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“Bite-Size Bits of Local, National, and Global History”
“Bite-Size Bits of Local, National, and Global History”
Farmington in Marion County, West Virginia — The American South (Mid-Atlantic)
 

Waitman T. Willey

 
 
Waitman T. Willey Marker image. Click for full size.
By J. J. Prats, June 23, 2009
1. Waitman T. Willey Marker
Inscription. A mile north stood the cabin in which Waitman T. Willey, the State’s first U.S. Senator was born, October 18, 1811. Elected August 4, 1863 by the Legislature, he served until March 3, 1871. Died May 2, 1900; buried in Morgantown.
 
Erected 1966 by West Virginia Historic Commission.
 
Location. 39° 30.733′ N, 80° 14.917′ W. Marker is in Farmington, West Virginia, in Marion County. Marker is on Main Street (West Virginia Route 218) just north of U.S. 250, on the left when traveling north. Click for map. Marker is in this post office area: Farmington WV 26571, United States of America.
 
Other nearby markers. At least 8 other markers are within 6 miles of this marker, measured as the crow flies. Farmington Disaster (about 300 feet away, measured in a direct line); Indian Raid (approx. ¼ mile away); Coon’s Fort (approx. 3.9 miles away); Barrackville Covered Bridge (approx. 4.3 miles away); Mannington / Flaggy Meadow (approx. 4.6 miles away); First Father’s Day Service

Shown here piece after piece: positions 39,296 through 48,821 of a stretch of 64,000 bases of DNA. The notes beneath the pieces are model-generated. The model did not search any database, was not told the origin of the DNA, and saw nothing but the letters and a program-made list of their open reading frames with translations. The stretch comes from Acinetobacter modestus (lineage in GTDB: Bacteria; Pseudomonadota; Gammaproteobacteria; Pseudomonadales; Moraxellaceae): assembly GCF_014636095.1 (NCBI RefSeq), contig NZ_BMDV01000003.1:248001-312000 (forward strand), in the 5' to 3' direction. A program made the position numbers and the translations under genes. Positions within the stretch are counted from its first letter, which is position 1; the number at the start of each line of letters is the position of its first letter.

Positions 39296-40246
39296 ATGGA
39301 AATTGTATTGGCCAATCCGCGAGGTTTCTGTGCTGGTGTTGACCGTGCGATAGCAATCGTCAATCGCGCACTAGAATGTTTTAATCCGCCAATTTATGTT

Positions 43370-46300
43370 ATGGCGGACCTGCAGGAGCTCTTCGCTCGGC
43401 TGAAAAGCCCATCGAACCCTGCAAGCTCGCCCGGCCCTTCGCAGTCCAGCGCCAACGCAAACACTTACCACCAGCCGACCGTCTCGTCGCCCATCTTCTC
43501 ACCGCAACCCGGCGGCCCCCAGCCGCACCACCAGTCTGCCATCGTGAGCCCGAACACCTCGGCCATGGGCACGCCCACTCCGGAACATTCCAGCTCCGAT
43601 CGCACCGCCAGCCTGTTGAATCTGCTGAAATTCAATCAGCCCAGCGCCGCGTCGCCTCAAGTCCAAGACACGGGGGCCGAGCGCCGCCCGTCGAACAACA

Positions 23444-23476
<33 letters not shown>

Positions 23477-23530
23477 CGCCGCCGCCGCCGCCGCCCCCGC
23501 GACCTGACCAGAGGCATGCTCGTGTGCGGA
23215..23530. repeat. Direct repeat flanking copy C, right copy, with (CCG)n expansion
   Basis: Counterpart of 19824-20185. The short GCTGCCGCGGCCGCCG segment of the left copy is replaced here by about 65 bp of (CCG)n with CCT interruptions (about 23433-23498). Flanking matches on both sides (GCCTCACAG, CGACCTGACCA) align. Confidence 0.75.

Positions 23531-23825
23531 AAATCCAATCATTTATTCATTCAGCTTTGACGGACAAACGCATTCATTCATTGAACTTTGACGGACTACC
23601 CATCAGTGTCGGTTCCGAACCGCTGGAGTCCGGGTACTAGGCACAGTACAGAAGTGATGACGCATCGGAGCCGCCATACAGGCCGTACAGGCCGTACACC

Waitman T. Willey Marker image. Click for full size.
By J. J. Prats, June 23, 2009
2. Waitman T. Willey Marker
(approx. 5.8 miles away); The Colonel George S. “Spanky” Roberts, USAF Memorial Bridge (approx. 5.8 miles away); David Morgan (1721–1813) / Patriot, Defender (approx. 5.9 miles away). Click for a list of all markers in Farmington.
 
Also see . . .  Funeral of Waitman T. Willey. 1900 article from the Morgantown Daily New Dominion. “Sixty-seven years ago he began the practice of law at the bar in this county and in after years his legal attainments brought to him a lucrative practice. Early in his legal life he began to excel in literature. He delivered many temperance lectures winning oratorical fame and coming into prominence by his orations before associations of learned men. He began to gather a large library and grew prominent in the early history of our state, and was elected a delegate to the state convention assembled to take action in regard to the secession of Virginia. ” (Submitted on July 26, 2009.) 
 
Categories. Notable Persons
 
 
Credits. This page originally submitted on , by J. J. Prats of Springfield, Virginia. This page has been viewed 674 times since then and 3 times this year. Photos:   1, 2. submitted on , by J. J. Prats of Springfield, Virginia. This page was last revised on June 16, 2016.
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